A similar but more enduring development occurred in Bournemouth where Dr. John E. Esslemont (d. 1925) became a Bahá'í in early 1915. A small Bahá'í group was formed from among his friends, colleagues, and former patients. Among these was Sister Grace Challis who was later a member of the British National Spiritual Assembly.
The Bahá'ís present in England had organised themselves into a Committee as early as 1914. Although this Committee lapsed after February 1916, a further national Bahá'í Council was set up on 22 October 1920. A Bahá'í Spiritual Assembly for England (also called All-England Bahá'í Council) was set up in May 1922 and held its first meeting in London on 17 June 1922. On 13 October 1923, in London, the National Spiritual Assembly of England came into being. In 1930 this became the National Spiritual Assembly of the Bahá'ís of the British Isles, and in 1972 of the United Kingdom (a separate National Assembly for the Republic of Ireland being established in that year).
After the death of `Abdu'l-Bahá in 1921, the Bahá'í Faith suffered a decline in activities and numbers in the United Kingdom until the mid-1930s. A revival in the community appears to date from an influx of young Bahá'ís, including Hasan Balyuzi who came to England in 1933; Dorothy Cansdale (later Mrs. Dorothy Ferraby) who became a Bahá'í in 1934; and David Hofman, who became a Bahá'í in Montreal in 1933 and returned to his native England in 1936. These three were elected to the National Spiritual Assembly and together with John Ferraby, who became a Bahá'í in 1941, were to form the core of the Bahá'í community's national administration for the next two decades. It was during the 1930s that a Bahá'í theatre group was formed in London, the Bahá'í Journal was instituted (in 1936), Bahá'í summer schools began (from 1936), and the British tradition of a winter Bahá'í conference was established (from December 1937).
The first Bahá'í in Yorkshire was probably Eliza P. Kenworthy of York, who had met `Abdu'l-Bahá in Paris in 1911. The earliest Bahá'í meetings were held in the home of a theosophist, Mrs. Mabel Wilkinson, in Bradford from 1927 onwards. Miss Marion Burgess (later Mrs. Norton), who became a Bahá'í in 1931, and Mr. Arthur Norton, who became a Bahá'í subsequently, formed the nucleus of a Bahá'í community in Bradford.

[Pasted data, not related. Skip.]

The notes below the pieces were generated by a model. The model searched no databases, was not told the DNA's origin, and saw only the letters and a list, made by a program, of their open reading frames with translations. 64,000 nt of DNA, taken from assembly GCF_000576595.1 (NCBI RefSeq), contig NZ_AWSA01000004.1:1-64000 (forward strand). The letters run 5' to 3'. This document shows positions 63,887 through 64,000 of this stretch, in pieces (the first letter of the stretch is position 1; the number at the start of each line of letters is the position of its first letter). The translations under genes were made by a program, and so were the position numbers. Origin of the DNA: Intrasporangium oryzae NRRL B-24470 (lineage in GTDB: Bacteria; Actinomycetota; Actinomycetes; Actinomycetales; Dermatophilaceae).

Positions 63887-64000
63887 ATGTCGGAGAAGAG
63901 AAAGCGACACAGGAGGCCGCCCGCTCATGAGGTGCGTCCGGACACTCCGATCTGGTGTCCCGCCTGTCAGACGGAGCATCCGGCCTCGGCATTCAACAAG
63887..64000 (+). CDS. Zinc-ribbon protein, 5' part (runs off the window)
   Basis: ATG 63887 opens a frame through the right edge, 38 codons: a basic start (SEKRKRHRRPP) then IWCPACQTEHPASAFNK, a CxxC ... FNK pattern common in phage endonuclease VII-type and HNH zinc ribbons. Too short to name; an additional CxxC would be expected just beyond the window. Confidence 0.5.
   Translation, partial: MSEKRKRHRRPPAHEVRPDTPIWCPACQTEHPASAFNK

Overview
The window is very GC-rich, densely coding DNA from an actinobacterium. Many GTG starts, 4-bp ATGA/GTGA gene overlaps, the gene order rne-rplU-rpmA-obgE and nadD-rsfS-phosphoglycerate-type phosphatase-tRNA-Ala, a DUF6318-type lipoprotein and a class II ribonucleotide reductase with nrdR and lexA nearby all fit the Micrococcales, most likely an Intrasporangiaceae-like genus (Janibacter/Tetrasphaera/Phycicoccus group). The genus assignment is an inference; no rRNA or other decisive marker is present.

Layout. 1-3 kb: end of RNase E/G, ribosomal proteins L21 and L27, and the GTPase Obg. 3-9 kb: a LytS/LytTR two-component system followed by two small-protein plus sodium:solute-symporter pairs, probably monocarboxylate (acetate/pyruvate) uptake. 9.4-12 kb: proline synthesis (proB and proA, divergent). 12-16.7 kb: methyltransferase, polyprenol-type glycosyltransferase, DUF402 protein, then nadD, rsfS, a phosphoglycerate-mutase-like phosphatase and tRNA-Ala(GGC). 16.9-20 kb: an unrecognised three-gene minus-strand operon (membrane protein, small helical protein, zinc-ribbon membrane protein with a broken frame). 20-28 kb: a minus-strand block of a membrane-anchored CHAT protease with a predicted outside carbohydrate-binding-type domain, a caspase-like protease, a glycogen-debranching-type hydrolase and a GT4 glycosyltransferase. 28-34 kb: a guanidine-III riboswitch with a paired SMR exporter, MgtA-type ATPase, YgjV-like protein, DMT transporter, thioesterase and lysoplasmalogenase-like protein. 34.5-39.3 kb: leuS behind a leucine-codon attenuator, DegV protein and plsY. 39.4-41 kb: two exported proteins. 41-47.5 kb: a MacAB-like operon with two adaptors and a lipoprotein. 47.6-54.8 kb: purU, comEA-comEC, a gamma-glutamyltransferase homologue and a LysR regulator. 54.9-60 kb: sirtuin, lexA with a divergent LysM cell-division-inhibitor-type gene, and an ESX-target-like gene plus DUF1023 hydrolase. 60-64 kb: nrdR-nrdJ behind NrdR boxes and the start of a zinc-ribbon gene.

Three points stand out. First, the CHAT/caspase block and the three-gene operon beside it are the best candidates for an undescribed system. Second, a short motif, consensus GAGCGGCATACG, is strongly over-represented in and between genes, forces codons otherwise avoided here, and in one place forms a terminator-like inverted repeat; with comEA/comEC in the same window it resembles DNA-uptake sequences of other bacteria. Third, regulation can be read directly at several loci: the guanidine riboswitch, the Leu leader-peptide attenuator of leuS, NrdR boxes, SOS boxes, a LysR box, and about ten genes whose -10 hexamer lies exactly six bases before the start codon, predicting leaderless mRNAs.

Mark Tobey, an American artist, who stayed in Britain, 1930-38, held Bahá'í study classes in Dartington Hall, a school in Devon, and lectures in Torquay. As a result of this activity two famous artists became Bahá'ís: Bernard Leach, the world famous potter, in about 1940, and Reginald Turvey, a prominent South African painter in 1936. Mrs. Violet McKinley and her son, Hugh, moved to Ashburton in Devon in 1935. Mrs. Lilian Stevens and Mrs. Constance Langdon-Davies joined the Faith in 1937 in Torquay.
Bahá'ís are organised locally under elected councils called local spiritual assemblies. The first of these in the United Kingdom were elected in 1922, in London, Manchester, and Bournemouth. The next local spiritual assemblies were not elected until April 1939, at Bradford and Torquay.
In 1944 the British Bahá'í community embarked on an ambitious Six Year Plan (1944-50), aiming to increase the number of local spiritual assemblies in the British Isles by nineteen. During the first years of the Plan, wartime conditions curtailed activities, but in 1945, the first people moved to new locations with the specific aim of teaching the Faith and establishing new communities, and, in 1946, the great "pioneer" movement began, which would take the Bahá'í Faith to Scotland, Wales, and Ireland.
By the end of the Plan, sixty percent of the British Bahá'í community had pioneered, a proportion unparalleled in the history of the Bahá'í Faith this century. The resignation of George Townshend from the ministry of the Church of Ireland and his position as Canon at St. Patrick's Cathedral, Dublin, and Archdeacon of Clonfert to become a Bahá'í and the resulting publicity campaign occurred in 1947.
The Six Year Plan raised the number of local spiritual assemblies from five to twenty- four, four being in the pivotal centres of Edinburgh, Belfast, Dublin, and Cardiff.